I’m loving this poem right now (below) - a powerful reminder of the complexity of being Mom when we are not with our children. Though my little ones are now 7 & 9, I read these words and can still acutely feel the intensity of those first times away from my oldest son – also at yoga! My boys are on their way home now from 3 days at grandma’s house. This feeling of their presence within me, even when we apart, continues to this day – and is one of those things about motherhood that I could not have imagined possible.
This Monday we begin a new Mama Renew group – a circle of mothers will come together to explore who we are as women And mothers. We will not talk about our children, and we will not talk about parenting. This in no way denies our identity as mothers, nor the ways in which our children shape our daily life. Instead this time of exclusive focus on ourselves opens the way to a healthier balance and more authentic presence with our children.
Whether you have a babe in arms, or a child almost as tall as you are – please enjoy this beautiful writing. And if you’re in the Vancouver area, join us for Mama Renew this Monday!
Yoga as Mother by Brittney Corrigan
For the duration of my hour
and a half yoga class, children
are playing loudly on the street outside.
Though I don’t need a reminder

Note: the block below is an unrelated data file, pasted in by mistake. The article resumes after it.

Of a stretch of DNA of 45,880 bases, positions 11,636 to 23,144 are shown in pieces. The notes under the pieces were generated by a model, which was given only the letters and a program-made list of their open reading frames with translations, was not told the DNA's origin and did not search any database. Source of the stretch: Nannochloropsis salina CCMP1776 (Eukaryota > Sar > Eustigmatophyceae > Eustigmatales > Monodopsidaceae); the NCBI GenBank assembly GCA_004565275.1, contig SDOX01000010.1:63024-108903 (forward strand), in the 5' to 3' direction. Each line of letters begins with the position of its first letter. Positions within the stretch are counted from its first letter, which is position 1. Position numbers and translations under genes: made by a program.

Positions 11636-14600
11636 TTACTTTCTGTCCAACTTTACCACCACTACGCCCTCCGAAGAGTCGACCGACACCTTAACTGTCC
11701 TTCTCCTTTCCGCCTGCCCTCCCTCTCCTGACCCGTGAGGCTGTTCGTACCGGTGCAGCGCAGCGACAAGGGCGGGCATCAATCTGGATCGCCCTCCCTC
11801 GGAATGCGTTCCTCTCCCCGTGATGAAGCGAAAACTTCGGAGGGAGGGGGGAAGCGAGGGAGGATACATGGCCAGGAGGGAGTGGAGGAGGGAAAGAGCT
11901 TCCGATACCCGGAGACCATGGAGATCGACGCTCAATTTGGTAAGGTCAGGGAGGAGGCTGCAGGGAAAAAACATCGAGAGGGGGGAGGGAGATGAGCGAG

to think of my son. Even when I am
not with him, I can feel him in my body.
It is impossible to clear my mind in meditation.
Impossible to be the corpse that is shavasana. I am
always aware of his small hands, his loud voice.
My lower back, slightly sore
from lifting and carrying his twenty
pound, wriggling, body.
My arms, stronger now in warrior
after holding him for ten months.
Stronger legs holding horse stance.
My breasts, full of milk because
it has been two hours since he nursed.
I cannot rise into cobra without noticing.
My belly, trimmed with extra skin,
my core not as strong as before
his small life grew inside me.
When my limbs shake holding plank,
when I am taking Ujjayi breaths in downward
dog, I am thinking of 21 hours of labor.
No asana will ever be as long, or as
difficult. Thinking of his birth
puts all effort into perspective.
If I could birth this child without drugs,
with such focus, without sleep, then surely
I can hold chaturanga one more breath.
If I can love someone this much, this
fiercely, then surely I can let each thought
go and clear this mind. Kapalabhati.
Breath of fire. Skull shining.
Like my son’s head emerging in such
heat. I will never be able
to be empty.
See more beautiful poems from Brittney on parenting here….
Brittney Corrigan http://brittneycorrigan.wordpress.com/